.	;	// skip any characters that aren't part of a recognized pattern

The updated rule that matches a LINE symbol now requires the sequence of digits to be at the beginning of a line. This ensure that flex won’t match a numerical expression and return it as a LINE symbol.

The new rule for matching a DOUBLE is a little bit tricky. There are two ways to start this pattern: either one or more digits followed by an optional dot, or a starting dot followed by one or more digits. After the start, there may be zero or more digits, optionally followed by a literal E with an optional minus sign followed by one or more digits. Essentially, this rule requires that there be one or more digits, on either side of an optional
dot, and support for exponential notation followed. Here are some examples of inputs that this will match:


Since we have a new COMMA terminal symbol defined in Bison to support comma-separated expression lists, we need to match that here (line 32). Since we want to have a prompt character show up at the beginning of each new input line, we updated the ENDL match to print one out every time we read a new line character. Lastly, we have a new rule, .+ ;, which silently reads and discards any characters that it can’t match to previous rules; this prevents some unwanted input for reaching Bison, where it could cause a parsing error.

And of course, we need to update our makefile to include our new header and source files. I’ve been compiling on macOS, but on Linux we also need to tell g++ to use the C++11 standard, by adding the -std=c++11 argument. Here is the updated all rule:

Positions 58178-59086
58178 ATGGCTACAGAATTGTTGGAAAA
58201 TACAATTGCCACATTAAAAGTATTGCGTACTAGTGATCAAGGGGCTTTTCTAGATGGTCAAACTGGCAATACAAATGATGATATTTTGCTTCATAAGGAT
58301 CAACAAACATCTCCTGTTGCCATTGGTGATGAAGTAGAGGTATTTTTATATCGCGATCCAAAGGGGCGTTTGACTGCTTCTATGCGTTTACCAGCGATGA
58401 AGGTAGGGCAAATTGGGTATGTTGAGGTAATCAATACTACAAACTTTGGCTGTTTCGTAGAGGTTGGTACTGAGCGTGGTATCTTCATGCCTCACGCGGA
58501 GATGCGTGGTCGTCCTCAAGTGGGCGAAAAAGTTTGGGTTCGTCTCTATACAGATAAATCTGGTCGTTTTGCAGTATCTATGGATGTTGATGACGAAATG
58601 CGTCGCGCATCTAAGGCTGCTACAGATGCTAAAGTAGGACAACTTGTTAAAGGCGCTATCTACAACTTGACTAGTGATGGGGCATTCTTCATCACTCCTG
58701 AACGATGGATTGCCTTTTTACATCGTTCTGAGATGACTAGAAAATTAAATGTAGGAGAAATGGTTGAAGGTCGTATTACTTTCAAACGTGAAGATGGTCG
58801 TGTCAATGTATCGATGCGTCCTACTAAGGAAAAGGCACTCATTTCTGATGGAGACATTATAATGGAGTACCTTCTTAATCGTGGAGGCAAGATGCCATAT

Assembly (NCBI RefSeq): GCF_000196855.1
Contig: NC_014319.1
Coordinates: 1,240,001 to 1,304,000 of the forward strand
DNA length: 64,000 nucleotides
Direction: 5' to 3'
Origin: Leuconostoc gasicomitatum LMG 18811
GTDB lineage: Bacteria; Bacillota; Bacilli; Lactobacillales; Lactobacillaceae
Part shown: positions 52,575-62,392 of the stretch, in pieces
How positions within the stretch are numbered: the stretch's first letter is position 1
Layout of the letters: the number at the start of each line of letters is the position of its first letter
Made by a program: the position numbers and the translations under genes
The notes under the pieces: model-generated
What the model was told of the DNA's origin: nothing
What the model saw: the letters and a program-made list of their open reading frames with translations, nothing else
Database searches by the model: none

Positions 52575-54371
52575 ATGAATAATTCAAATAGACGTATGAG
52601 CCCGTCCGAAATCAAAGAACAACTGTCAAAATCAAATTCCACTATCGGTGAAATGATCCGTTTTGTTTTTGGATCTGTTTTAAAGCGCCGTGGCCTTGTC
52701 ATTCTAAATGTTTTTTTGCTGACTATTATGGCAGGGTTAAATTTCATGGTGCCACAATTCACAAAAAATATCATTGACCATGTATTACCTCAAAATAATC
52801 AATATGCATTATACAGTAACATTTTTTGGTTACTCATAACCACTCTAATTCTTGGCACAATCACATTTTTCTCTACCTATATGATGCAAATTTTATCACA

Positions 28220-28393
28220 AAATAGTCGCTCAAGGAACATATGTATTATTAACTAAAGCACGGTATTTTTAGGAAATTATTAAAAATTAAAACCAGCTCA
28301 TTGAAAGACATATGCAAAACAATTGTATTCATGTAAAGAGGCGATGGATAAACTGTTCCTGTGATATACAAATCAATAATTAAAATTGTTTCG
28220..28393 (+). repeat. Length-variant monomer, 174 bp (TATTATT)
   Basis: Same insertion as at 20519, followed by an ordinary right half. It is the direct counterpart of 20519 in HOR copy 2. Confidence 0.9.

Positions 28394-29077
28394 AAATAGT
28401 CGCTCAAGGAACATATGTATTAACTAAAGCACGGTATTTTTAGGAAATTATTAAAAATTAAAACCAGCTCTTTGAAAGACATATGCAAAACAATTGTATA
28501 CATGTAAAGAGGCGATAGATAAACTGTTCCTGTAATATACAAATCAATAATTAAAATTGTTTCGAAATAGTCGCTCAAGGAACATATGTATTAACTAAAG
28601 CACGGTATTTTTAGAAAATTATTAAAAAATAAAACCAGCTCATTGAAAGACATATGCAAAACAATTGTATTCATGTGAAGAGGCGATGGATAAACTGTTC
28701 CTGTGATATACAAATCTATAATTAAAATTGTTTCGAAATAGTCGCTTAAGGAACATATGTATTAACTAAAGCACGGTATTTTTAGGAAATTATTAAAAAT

all: lex.yy.c \
		basic.h basic.cpp \
		program.h program.cpp \
		print.h print.cpp \
		expression.h expression.cpp \
		stringexpression.h stringexpression.cpp \
		doubleexpression.h doubleexpression.cpp
	g++ -std=c++11 lex.yy.c program.cpp basic.cpp print.cpp expression.cpp \
	stringexpression.cpp doubleexpression.cpp \
	-o basic

Here is an example session made from this Part III code:

Welcome to BASIC!
>10 print "Hello"
>20 print 123, .123, 123.123E123
>30 print "Big Number!"
10 PRINT "Hello"
20 PRINT 123.000000, 0.123000, 123122999999999995047514223697997329420208162078904722947470938484432926767618625996126391524302018196895898346062018145943552.000000
30 PRINT "Big Number!"
123.000000 0.123000 123122999999999995047514223697997329420208162078904722947470938484432926767618625996126391524302018196895898346062018145943552.000000
Big Number!
10 PRINT "Hello"
30 PRINT "Big Number!"
Big Number!

As you can see, we’ll want to clean up the numerical printing a bit, but otherwise, things are looking good! The complete source files from this part are available here:

Continue to Part IV.

2 thoughts on “BASIC Interpeter, Part III

  1. Pingback: BASIC Interpreter, Part II | Visceral Logic Programming

  2. Pingback: BASIC Interpreter, Part IV | Visceral Logic Programming

Leave a Reply

Your email address will not be published. Required fields are marked *